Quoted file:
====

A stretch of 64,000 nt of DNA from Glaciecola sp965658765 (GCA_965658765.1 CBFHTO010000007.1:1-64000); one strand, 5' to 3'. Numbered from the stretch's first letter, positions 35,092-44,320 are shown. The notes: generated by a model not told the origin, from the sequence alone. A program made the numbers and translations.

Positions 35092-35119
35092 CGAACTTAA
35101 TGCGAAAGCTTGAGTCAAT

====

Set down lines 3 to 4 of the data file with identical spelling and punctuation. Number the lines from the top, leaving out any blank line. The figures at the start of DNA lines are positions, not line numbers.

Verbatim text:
35092 CGAACTTAA
35101 TGCGAAAGCTTGAGTCAAT